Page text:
This article goes into a bit more detail.

Nature reports that on the 21st of April, Austrian scientists used quantum cryptography to transfer a US$3,500 donation to their laboratory.The article explains."Quantum cryptography uses the odd properties of quantum particles to create secure keys for encoding and decoding messages.The very act of observing these particles changes their nature, making it easy to detect any eavesdroppers.Anton Zeilinger, a quantum physicist at the University of Vienna, and his team carried out their bank transaction by applying a particularly secure technique that uses a pair of entangled photons to create the key.The properties of these photons depend on each other, even when they are separated by long distances. After entangling the pair, one is sent to the recipient. Upon arrival, both photons are measured by their respective owners. This act of measurement determines the state of the photons, and thus the state of the key.Before measurement, neither photon carries any useful information that could be stolen by a snoop. "This makes data transmission more secure," says Zeilinger."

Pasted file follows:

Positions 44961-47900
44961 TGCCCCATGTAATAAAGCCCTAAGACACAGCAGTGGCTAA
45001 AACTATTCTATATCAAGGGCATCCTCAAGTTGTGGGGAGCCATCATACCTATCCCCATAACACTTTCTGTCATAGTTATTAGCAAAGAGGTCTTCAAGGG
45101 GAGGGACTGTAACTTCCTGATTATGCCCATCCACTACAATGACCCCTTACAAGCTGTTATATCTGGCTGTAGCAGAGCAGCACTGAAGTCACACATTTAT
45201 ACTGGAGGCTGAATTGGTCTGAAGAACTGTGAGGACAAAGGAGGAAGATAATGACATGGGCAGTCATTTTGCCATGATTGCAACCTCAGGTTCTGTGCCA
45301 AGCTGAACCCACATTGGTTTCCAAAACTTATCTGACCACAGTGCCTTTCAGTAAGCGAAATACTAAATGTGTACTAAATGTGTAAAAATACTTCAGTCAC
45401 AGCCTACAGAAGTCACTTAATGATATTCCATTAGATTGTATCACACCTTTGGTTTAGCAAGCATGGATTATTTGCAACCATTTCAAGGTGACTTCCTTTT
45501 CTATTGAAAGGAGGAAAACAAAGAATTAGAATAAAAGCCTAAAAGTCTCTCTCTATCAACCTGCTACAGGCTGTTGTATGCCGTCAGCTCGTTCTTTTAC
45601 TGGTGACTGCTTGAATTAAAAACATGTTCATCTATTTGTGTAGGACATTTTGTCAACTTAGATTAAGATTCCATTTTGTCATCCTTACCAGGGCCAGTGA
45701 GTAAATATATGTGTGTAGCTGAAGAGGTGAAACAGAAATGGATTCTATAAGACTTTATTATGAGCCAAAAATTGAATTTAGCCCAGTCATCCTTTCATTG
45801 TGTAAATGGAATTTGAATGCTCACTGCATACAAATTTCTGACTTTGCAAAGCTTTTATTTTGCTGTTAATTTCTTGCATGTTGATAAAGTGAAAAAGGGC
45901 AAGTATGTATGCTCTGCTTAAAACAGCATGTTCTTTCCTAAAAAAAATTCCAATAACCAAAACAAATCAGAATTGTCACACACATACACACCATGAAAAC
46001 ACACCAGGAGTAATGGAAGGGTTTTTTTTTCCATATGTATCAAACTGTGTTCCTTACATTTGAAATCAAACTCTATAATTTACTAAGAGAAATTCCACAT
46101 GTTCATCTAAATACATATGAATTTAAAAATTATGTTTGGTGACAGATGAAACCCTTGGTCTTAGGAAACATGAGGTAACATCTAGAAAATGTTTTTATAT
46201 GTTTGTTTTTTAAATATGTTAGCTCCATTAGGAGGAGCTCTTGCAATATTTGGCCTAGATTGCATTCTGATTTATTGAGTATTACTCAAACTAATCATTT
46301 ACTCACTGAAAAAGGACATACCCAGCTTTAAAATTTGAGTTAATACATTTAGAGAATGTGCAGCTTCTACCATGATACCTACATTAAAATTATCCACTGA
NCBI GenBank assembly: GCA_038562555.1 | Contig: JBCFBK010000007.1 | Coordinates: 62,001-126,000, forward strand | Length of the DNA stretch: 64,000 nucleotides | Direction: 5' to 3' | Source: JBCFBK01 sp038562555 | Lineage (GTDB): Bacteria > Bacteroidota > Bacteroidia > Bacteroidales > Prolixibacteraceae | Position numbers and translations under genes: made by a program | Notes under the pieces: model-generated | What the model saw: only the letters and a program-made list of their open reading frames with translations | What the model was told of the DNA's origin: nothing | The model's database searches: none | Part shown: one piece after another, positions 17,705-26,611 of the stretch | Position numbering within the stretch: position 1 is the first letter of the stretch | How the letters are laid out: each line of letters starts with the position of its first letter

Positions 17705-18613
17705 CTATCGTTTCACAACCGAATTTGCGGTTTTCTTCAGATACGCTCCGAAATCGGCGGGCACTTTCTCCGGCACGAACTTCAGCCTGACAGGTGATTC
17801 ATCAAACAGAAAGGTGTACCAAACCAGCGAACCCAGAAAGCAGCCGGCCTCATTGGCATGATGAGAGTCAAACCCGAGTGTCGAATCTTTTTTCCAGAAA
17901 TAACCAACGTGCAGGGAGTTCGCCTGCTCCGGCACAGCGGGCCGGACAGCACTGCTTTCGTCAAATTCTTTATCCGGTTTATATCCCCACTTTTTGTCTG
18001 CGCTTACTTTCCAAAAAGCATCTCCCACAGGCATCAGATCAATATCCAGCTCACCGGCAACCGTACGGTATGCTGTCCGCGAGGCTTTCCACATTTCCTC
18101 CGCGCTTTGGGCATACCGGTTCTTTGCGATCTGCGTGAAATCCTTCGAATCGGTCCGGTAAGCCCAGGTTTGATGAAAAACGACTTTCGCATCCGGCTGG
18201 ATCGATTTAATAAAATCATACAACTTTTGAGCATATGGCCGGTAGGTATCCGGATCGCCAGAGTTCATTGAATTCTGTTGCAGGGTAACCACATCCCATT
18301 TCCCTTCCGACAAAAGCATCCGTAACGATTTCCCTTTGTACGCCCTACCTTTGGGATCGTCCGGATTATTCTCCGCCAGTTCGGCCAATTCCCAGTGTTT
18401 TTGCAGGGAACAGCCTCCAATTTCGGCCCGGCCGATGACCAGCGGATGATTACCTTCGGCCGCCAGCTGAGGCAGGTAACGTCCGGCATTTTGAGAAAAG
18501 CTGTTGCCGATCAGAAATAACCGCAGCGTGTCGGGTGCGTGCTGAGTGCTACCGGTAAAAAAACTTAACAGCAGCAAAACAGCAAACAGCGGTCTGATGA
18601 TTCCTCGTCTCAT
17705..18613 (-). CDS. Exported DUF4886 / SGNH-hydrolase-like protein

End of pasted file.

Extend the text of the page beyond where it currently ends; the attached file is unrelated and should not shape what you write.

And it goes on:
Another Diagram

Found Here

Some Limitations of Current Quantum Devices

An extract on some of the limitations of current devices as well as the problems which need to be solved in the future.